Well, for one thing, Paul treats the Gospel as a precious treasure contingent the secret and mystery of God.  And two, he treats the Gospel as a that gateway to most tremendous vision of our lives:  “Christ lives in you. This gives you assurance of sharing his glory.”

Some translations read: Christ in you, the hope of glory.

Wow! So this is why Paul labours and struggles so much in prayer, in teaching, in preaching, in disciplining his own life, in working to clearly communicate the truths of the Gospel. Paul has a vision of what people fully displaying the greatness and glory of Jesus. And that’s what motivates every disciple-maker. That’s what is going to motivate you someday as you care and take interest in another person who is following Jesus and trying to figure Him out!

You are walking treasure chest… full of the glory of Christ Jesus!

Jesus is not an absentee landlord.


15 He is the image of the invisible God, the firstborn of all creation. 16For by him all things were created, in heaven and on earth, visible and invisible, whether thrones or dominions or rulers or authorities—all things were created through him and for him. 17And he is before all things, and in him all things hold together. Colossians 1:15-17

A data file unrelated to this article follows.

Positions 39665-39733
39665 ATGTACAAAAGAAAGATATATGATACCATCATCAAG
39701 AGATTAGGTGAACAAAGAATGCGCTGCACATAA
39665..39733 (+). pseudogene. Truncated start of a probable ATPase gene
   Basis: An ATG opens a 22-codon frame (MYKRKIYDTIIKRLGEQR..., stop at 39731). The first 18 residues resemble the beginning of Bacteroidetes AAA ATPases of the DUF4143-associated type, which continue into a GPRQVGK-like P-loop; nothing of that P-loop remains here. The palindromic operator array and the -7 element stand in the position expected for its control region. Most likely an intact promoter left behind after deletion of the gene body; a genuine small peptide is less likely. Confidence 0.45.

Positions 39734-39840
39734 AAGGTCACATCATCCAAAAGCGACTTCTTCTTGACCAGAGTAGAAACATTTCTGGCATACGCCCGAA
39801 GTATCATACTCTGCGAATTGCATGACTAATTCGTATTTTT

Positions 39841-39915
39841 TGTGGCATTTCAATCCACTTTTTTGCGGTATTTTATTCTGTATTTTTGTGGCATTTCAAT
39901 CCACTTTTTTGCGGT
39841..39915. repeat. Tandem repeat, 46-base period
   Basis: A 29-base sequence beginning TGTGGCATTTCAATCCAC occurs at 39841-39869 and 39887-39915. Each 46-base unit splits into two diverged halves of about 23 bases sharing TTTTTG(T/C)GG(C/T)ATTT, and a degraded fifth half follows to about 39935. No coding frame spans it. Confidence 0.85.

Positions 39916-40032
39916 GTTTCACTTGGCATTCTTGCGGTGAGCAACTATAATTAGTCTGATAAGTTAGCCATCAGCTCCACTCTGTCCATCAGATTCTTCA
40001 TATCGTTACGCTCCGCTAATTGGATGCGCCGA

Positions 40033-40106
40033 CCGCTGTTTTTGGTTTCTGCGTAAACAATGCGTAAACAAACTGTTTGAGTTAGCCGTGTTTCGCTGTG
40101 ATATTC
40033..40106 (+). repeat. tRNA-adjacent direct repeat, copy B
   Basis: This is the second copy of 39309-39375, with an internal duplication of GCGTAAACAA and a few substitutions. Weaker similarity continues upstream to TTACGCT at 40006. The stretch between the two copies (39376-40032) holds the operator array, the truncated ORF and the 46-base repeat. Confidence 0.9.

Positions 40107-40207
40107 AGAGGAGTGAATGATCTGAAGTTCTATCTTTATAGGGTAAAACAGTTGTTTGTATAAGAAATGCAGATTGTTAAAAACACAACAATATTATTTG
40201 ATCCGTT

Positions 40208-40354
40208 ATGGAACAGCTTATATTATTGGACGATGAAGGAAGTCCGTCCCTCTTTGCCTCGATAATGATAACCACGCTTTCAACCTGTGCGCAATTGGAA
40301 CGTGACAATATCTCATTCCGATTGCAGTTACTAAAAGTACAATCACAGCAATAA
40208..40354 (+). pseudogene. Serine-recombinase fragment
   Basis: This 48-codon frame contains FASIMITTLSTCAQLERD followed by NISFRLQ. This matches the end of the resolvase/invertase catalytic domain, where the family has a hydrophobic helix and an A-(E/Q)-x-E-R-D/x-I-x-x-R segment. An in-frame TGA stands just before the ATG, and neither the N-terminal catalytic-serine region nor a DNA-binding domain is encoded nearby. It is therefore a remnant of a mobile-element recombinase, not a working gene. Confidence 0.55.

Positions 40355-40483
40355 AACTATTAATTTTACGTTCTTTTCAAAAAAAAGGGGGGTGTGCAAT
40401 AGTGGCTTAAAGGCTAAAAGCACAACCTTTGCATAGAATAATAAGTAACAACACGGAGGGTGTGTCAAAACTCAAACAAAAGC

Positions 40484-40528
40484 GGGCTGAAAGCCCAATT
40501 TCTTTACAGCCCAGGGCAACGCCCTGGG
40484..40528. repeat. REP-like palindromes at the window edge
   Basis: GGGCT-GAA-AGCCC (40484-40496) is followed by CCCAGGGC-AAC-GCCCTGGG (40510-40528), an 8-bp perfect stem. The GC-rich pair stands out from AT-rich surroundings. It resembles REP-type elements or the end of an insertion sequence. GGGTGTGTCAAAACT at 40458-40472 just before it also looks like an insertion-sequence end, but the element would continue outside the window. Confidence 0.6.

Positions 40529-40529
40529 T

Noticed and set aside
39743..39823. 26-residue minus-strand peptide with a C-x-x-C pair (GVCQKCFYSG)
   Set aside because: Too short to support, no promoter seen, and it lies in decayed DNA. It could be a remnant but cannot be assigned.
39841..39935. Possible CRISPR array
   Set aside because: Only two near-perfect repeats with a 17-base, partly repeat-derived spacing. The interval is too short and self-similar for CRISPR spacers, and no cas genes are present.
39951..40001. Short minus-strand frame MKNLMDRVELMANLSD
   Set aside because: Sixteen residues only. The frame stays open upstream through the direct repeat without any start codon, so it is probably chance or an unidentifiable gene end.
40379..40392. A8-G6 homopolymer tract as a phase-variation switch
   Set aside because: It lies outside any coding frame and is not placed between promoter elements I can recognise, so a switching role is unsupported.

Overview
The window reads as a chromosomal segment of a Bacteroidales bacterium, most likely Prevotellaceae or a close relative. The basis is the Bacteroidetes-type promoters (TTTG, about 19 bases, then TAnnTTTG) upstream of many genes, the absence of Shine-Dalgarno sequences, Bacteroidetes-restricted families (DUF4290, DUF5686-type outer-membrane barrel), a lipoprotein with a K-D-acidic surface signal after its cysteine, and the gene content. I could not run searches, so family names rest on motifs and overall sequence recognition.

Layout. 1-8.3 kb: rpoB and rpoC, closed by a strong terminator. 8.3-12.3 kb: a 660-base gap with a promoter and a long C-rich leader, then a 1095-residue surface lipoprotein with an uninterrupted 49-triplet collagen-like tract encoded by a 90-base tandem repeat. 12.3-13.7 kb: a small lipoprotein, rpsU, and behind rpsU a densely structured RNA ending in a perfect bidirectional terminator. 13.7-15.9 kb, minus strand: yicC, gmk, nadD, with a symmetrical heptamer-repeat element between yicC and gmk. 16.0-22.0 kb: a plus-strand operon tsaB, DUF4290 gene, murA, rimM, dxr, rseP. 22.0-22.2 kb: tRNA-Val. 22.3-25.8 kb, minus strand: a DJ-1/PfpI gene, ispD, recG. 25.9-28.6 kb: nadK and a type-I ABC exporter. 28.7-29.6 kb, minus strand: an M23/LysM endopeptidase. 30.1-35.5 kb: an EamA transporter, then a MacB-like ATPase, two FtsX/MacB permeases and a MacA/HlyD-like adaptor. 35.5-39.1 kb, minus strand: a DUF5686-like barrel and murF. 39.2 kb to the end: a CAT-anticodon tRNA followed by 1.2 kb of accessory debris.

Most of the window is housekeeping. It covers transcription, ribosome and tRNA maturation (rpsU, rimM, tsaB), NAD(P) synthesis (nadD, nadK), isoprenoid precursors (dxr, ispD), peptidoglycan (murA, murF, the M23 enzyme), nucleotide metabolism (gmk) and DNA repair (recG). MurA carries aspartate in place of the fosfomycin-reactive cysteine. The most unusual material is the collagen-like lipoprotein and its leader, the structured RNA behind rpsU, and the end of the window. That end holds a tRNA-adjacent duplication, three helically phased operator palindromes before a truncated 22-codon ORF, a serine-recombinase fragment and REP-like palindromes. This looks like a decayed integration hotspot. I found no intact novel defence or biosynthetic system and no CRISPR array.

Jesus holds it all together. Not only were all things created through Him and for Him, but He also remains connected and part of life — Jesus holds it all together. He is not an absentee landlord. This man Jesus who is the image of the invisible God, precedes Creation and now holds it all together! This is a magnificent declaration of Jesus’ supreme importance to life.

When I feel as if everything is falling apart — Jesus is holding it together. When I wonder if death and destruction is winning — I must remember that death has been defeated through Christ. These powers arrayed against the knowledge of God and the glory of God in creation, in people, and in the church have nothing on Him.

The universe is personal. It is personally connected to Jesus, yet it is a distinct reality. You and I can study all that is created as an entity separate from God — but the declaration of Scripture is that in the mind of God all things were created for Christ Jesus.